Mayor Leon Atkinson had said he thought commissioners should continue to receive the passes because they are city employees. Eliminating passes for commissioners is going "a little bit further than necessary," he said.

    The $30 passes still will be given to city employees and retired employees who meet certain criteria for service and residency.

    In short . . .

    NEW PORT RICHEY -- Pasco County commissioners agreed to pursue a 1-cent-per-gallon increase in the gas tax, which is now 45.5 cents. But three of the commissioners voiced support for raising it even higher, by a total of 3 cents, to pay for road projects as well as property for needed roads before those land prices skyrocket.

    In a reversal, Florida asked the federal government for radiation-blocking pills to protect residents near three nuclear power plants. That means 784,000 pills -- 2 for each of the 392,000 people who live within 10 miles of the Crystal River, St. Lucie and Turkey Point power plants -- will be accepted that reduce the threat of thyroid cancer. In the past, state and local officials had resisted the government's offer, saying the tablets would provide a false sense of security.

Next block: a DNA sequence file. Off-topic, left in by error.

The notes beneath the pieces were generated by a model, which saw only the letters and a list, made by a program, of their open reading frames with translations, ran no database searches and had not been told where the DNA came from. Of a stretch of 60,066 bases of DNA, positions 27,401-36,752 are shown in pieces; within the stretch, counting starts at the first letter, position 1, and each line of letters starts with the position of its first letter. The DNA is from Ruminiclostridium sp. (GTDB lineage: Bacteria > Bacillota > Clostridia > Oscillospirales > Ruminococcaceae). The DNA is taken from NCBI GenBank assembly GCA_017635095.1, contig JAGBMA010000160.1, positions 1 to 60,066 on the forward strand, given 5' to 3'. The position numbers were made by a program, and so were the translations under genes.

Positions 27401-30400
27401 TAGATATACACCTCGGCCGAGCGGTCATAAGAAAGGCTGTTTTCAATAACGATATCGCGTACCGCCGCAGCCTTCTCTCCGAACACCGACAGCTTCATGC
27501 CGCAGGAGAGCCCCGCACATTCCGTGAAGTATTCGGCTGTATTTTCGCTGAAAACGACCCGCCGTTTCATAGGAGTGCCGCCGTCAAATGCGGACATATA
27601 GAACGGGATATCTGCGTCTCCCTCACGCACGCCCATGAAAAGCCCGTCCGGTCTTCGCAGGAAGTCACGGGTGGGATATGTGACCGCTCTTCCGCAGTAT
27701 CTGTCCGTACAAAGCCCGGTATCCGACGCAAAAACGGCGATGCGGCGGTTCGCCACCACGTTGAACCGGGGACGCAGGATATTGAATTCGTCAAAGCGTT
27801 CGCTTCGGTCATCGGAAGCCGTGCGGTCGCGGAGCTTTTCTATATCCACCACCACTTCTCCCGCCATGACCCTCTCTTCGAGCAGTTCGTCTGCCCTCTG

CLEARWATER -- Pinellas County billboards will start coming down this year. Under settlements with Viacom Outdoor and Lamar Advertising, a few billboards would come down this year and a handful more would come down each year until 2025, when each company would have three billboards remaining on Ulmerton Road. Pinellas still is negotiating with the third and largest company, Eller Media, to enforce the county's 1992 ordinance that called for the billboards to come down in 1999.

    Coming up this week

    St. Petersburg administrators will be weighing whether to continue to negotiate with city police officers or declare an impasse and ask the City Council to impose a one-year employment contract, which could include a smaller raise. The officers, who voted by a narrow margin Wednesday to reject a contract offer that would have raised their salaries 15 percent by late next year, have been working without a contract since October.

    Human rights advocate and Nobel Prize laureate Elie Wiesel will speak at Eckerd College on Thursday about his reflections on the Sept. 11 terrorist attacks. The event begins at 8 p.m. and is free and open to the public.

    -- Compiled by Times staff writer Sharon Kennedy Wynne